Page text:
With backing from Sand Hill Road heavyweights and early Google investors, former NASA CTO Chris Kemp on Wednesday unveiled his new company, Nebula, a hardware appliance based on the OpenStack open source cloud computing project launched last year by NASA and Rackspace Cloud.
Kemp announced the company at OSCon, the open source convention in Portland, Ore., saying Nebula's goal is to "democratize" cloud computing by offering customers hardware appliances that are cloud-ready.
The Palo Alto, Calif.-based company has received an undisclosed amount of funding from venture firms Kleiner Perkins Caufield & Byers and Highland Capital Partners, as well as seed funding from Andy Bechtolsheim, David Cheriton and Ram Shriram, who were the first three investors in Google.
In framing its market opportunity, Nebula said in a statement:
Companies today choose between accepting the high costs and risks associated with public cloud computing services, buying yesterday’s most expensive technology and integrating it at their own expense, or attempting to hire an elite team of technologists to cobble together dozens of open source technologies and commodity hardware into a proprietary solution. Nebula levels the playing field by delivering a fully supported large-scale computing platform with a turnkey device that automatically configures a private cloud in minutes.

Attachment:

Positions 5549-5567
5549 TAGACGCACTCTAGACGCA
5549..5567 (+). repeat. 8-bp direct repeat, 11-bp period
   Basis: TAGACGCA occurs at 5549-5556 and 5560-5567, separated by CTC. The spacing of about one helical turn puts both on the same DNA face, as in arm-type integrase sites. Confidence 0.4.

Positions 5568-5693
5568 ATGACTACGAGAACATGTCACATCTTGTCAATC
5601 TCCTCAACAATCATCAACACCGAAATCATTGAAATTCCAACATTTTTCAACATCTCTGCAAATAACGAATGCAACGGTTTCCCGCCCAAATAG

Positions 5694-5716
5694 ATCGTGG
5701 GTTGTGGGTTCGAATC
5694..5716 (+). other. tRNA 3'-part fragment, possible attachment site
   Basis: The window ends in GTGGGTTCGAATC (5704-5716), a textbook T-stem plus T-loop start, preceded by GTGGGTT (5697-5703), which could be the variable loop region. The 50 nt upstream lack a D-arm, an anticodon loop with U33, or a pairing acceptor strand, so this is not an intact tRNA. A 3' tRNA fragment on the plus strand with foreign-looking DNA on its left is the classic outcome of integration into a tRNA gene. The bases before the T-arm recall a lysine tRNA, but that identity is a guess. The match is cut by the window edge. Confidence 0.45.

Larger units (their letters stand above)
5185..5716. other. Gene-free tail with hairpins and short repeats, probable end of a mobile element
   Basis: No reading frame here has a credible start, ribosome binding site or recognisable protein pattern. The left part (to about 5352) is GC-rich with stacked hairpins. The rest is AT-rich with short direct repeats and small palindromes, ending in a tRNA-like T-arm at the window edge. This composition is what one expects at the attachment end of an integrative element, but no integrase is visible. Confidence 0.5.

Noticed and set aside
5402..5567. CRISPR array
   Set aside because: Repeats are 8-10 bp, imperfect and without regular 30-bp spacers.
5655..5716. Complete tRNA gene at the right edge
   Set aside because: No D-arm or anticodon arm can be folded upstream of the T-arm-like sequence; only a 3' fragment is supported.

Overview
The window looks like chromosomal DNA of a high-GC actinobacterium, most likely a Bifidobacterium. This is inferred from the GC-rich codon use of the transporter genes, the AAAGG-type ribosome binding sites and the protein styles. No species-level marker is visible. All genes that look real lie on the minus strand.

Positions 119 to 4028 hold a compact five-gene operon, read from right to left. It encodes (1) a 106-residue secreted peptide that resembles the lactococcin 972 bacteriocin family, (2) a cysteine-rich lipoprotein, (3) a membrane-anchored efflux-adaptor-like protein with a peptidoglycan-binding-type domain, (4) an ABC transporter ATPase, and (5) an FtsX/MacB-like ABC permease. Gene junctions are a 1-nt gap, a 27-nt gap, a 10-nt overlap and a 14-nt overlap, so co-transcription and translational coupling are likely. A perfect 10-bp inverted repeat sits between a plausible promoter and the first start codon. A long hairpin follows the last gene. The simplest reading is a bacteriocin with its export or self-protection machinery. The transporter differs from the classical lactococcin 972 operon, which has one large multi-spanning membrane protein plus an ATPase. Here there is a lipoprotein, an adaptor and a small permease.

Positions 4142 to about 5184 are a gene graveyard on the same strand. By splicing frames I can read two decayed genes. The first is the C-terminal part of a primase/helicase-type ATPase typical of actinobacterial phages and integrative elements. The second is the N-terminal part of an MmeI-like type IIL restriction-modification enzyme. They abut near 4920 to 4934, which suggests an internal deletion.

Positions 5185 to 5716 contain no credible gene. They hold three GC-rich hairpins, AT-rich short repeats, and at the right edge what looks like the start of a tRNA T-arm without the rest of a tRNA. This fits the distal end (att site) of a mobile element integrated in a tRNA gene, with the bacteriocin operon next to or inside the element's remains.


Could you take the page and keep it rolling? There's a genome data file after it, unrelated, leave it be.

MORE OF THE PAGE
Kemp will serve as chief executive of Nebula, with co-founder Steve O'Hara serving as vice president of business development and the third co-founder, Devin Carlen, in the role of VP of engineering.
Forrester's Stefan Ried on Wednesday called the Nebula appliance "a quantum leap in cloud-computing industrialization."
"If Nebula delivers a compelling price point, it has an appealing approach that could gain significant share in the growing cloud hardware market," Ried wrote.
However, he added, if Nebula "aims to spur a revolution similar to that of the PC, its founders need to tweak their strategy soon." Among other things, Ried recommended that Nebula partner with large enterprise apps vendors and to focus on Europe, where private clouds are proliferating.